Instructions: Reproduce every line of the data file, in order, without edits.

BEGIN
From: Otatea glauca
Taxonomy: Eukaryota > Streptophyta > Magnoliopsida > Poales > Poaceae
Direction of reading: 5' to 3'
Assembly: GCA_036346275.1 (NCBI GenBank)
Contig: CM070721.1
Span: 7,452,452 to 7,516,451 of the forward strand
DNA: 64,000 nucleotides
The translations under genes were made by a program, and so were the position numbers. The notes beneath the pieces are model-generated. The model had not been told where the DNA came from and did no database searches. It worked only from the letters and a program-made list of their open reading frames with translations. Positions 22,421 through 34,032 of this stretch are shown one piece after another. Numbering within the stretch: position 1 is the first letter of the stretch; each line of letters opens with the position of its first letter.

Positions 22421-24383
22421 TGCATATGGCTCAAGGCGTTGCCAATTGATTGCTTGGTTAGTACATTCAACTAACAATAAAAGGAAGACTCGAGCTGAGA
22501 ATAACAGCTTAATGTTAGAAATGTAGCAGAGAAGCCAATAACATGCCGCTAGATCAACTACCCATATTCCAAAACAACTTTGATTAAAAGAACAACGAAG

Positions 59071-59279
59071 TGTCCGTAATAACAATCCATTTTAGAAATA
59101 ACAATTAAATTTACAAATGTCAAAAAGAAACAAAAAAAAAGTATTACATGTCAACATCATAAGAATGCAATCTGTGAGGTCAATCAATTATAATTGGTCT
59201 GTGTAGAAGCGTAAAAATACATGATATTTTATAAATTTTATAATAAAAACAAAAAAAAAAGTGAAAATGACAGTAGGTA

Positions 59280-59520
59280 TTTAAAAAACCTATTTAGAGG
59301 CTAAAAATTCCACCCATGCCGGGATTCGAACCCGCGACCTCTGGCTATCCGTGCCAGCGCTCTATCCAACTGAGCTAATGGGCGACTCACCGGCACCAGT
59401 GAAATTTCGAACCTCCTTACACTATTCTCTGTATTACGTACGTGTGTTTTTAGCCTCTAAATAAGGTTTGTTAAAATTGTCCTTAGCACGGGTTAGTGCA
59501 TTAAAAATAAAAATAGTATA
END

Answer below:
From: Otatea glauca
Taxonomy: Eukaryota > Streptophyta > Magnoliopsida > Poales > Poaceae
Direction of reading: 5' to 3'
Assembly: GCA_036346275.1 (NCBI GenBank)
Contig: CM070721.1
Span: 7,452,452 to 7,516,451 of the forward strand
DNA: 64,000 nucleotides
The translations under genes were made by a program, and so were the position numbers. The notes beneath the pieces are model-generated. The model had not been told where the DNA came from and did no database searches. It worked only from the letters and a program-made list of their open reading frames with translations. Positions 22,421 through 34,032 of this stretch are shown one piece after another. Numbering within the stretch: position 1 is the first letter of the stretch; each line of letters opens with the position of its first letter.

Positions 22421-24383
22421 TGCATATGGCTCAAGGCGTTGCCAATTGATTGCTTGGTTAGTACATTCAACTAACAATAAAAGGAAGACTCGAGCTGAGA
22501 ATAACAGCTTAATGTTAGAAATGTAGCAGAGAAGCCAATAACATGCCGCTAGATCAACTACCCATATTCCAAAACAACTTTGATTAAAAGAACAACGAAG

Positions 59071-59279
59071 TGTCCGTAATAACAATCCATTTTAGAAATA
59101 ACAATTAAATTTACAAATGTCAAAAAGAAACAAAAAAAAAGTATTACATGTCAACATCATAAGAATGCAATCTGTGAGGTCAATCAATTATAATTGGTCT
59201 GTGTAGAAGCGTAAAAATACATGATATTTTATAAATTTTATAATAAAAACAAAAAAAAAAGTGAAAATGACAGTAGGTA

Positions 59280-59520
59280 TTTAAAAAACCTATTTAGAGG
59301 CTAAAAATTCCACCCATGCCGGGATTCGAACCCGCGACCTCTGGCTATCCGTGCCAGCGCTCTATCCAACTGAGCTAATGGGCGACTCACCGGCACCAGT
59401 GAAATTTCGAACCTCCTTACACTATTCTCTGTATTACGTACGTGTGTTTTTAGCCTCTAAATAAGGTTTGTTAAAATTGTCCTTAGCACGGGTTAGTGCA
59501 TTAAAAATAAAAATAGTATA